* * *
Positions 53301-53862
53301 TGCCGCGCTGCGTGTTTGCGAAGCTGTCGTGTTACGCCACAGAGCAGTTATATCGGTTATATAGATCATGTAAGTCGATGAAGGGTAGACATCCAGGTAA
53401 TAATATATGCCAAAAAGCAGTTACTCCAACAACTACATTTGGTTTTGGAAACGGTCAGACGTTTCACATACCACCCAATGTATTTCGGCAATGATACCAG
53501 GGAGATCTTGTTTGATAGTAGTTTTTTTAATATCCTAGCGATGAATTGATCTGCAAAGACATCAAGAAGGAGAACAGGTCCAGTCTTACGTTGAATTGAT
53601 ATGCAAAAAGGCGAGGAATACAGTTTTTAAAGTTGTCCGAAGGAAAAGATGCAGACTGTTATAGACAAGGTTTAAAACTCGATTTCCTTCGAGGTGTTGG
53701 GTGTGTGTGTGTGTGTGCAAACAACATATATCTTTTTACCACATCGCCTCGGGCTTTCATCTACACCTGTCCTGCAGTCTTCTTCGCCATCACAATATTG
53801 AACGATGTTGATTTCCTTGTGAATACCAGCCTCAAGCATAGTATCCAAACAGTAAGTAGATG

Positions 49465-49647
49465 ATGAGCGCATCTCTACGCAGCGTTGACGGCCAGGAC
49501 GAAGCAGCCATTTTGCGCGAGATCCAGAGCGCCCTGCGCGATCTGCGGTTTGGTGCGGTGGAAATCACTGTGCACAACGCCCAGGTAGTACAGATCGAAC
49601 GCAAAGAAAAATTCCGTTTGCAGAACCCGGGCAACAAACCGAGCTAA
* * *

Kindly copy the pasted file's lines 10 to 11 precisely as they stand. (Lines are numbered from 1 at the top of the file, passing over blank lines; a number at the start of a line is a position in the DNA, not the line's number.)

49501 GAAGCAGCCATTTTGCGCGAGATCCAGAGCGCCCTGCGCGATCTGCGGTTTGGTGCGGTGGAAATCACTGTGCACAACGCCCAGGTAGTACAGATCGAAC
49601 GCAAAGAAAAATTCCGTTTGCAGAACCCGGGCAACAAACCGAGCTAA